Ever deliberated over planting the red Dahlias there, the purple Hydrangeas there, or the pink Chrysanthemums here? Well, sooner than you might think, you could have all of the colors you want, all in one flower. Scientists at Revolution Bioengineering (RevBio) are working on applying biotechnology to consumer products by creating a unique flower that changes colors throughout the day. Keira Havens and Nikolai Braun at BioRev are working to make the field of biotechnology more accessible and appealing to the general public. They are doing this by creating Petunias that change color from red to blue and back to red throughout the day.
“Revolution Bioengineering grew out of the idea that biotechnology could be beautiful,”
says co-founder Nikolai Braun, “there is incredible work being done on practical technologies vital to a healthier, cleaner, more sustainable world, but most of these advances happen in a lab or as part of an industry initiative. The general public only rarely gets the chance to experience these innovations first hand.”
In order to create these flowers, RevBio will be using two features already found in Petunias. The first is the molecule responsible for colors in flowers, called anthocyanin. Anthocyanins are pigment molecules that create the red, purple, and blue colors in flowers, and their properties can change based on the environment. The second is an internal clock plants use to track sunlight and regulate the expression of different genes. It works in a cyclical way, telling the plant when to start photosynthesis for example. RevBio is working to connect these two mechanisms– so that the expression of anthocyanin is connected to the natural cyclical rhythms of the plant, resulting in a plant that changes color based on the time of day. So far RevBio has successfully tested this pathway in bacteria and has moved on to working on single plant cells.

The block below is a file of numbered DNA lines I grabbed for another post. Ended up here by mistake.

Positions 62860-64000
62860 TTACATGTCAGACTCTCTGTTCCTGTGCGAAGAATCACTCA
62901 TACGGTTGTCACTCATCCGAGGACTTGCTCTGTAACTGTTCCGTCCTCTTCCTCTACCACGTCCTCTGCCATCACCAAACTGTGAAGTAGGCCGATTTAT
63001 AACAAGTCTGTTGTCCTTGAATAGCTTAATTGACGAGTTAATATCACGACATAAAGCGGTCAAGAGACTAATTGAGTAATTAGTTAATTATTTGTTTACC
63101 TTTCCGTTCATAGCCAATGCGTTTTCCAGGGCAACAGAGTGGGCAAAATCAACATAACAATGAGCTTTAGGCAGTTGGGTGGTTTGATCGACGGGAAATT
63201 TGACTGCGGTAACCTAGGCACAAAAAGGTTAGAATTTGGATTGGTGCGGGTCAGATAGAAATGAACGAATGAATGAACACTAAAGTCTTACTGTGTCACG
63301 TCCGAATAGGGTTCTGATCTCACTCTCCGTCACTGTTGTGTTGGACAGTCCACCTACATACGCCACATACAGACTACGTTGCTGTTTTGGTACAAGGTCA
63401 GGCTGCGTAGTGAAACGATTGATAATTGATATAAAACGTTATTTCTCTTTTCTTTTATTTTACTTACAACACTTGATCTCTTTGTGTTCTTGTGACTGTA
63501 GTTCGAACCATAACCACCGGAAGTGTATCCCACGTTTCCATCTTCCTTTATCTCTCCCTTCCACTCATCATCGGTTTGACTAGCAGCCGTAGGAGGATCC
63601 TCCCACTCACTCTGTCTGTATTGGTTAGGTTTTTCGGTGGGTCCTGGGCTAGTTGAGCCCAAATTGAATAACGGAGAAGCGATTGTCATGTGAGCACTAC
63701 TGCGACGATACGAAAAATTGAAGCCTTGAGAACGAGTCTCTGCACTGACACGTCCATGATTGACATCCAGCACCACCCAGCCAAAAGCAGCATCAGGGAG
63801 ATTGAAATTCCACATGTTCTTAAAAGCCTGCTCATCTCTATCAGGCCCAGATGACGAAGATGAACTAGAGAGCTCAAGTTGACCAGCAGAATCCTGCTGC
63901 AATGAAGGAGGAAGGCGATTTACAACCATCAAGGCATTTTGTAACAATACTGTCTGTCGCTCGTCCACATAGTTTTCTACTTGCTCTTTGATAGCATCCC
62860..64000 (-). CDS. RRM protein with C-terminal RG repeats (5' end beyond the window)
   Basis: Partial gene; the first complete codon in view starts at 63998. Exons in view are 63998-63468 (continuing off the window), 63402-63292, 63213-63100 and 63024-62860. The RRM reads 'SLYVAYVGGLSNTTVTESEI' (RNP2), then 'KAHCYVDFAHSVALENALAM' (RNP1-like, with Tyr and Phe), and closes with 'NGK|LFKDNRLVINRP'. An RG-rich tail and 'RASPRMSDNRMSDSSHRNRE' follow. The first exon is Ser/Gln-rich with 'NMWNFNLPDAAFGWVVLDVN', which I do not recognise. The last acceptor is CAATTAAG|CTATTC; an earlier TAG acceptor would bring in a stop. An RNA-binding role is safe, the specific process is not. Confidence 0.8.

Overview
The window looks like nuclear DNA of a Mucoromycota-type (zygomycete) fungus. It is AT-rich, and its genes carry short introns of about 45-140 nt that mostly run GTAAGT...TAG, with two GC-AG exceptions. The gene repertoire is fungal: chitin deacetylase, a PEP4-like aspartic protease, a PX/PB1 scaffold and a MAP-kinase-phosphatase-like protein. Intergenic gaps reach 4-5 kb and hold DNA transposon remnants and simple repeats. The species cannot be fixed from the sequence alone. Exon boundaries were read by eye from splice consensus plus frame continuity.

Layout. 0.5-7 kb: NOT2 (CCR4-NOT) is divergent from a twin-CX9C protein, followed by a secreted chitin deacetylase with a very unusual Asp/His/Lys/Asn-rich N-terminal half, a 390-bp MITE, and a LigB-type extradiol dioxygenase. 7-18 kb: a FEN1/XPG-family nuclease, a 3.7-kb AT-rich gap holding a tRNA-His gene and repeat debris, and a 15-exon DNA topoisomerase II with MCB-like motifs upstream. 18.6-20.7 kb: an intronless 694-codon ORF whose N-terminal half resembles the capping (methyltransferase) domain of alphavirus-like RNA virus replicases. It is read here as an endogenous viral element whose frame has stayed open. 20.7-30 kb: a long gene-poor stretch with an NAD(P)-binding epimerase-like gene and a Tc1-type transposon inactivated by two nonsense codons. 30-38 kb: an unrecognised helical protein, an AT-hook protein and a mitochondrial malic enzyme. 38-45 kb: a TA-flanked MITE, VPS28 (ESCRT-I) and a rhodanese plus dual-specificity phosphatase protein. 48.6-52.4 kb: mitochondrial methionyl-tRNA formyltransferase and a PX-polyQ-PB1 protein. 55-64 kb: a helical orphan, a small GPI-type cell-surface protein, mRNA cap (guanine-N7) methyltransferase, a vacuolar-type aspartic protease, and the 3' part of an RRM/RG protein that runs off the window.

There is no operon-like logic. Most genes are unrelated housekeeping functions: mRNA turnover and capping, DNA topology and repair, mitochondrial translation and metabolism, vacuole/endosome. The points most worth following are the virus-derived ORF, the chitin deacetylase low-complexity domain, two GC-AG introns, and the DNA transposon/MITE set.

This is not the first time synthetic biology has been marketed to the public in the form of plants. The first such project was the Glowing Plant project, which used crowdfunding to raise $484,000 to synthesize a plant that can glow in the dark. This project is also underway, and seeds will most likely be ready later this year.
These projects serve the important purpose of reaching out to the general public and educating people about the potential of synthetic biology.
“By delivering a trait engineered specifically to amaze and delight consumers, we are giving people the opportunity to interact on their own terms with a genetically engineered organism, for the very first time,”
said Braun, “they can water it, they can watch it grow, and they can observe it and form their own opinions on plant biotechnology. We hope it allows people to judge the technology on its own merits.” If the public sees the beauty of synthetic products, this might open doors to acceptance of products with more wide ranging applications, such as vitamin-rich crops and plants that detect environmental pollutants.
“Petunia Circadia is just the start – we can imagine blue flowers, flowers with polka dots, flowers with new scents and textures to brighten up the home and the garden… As we perfect our color technologies, we’re looking forward to developing more sophisticated, functional plants for use – detecting environmental pollutants or reducing pest infestations just by changing the color of a flower. There is a colorful future ahead!"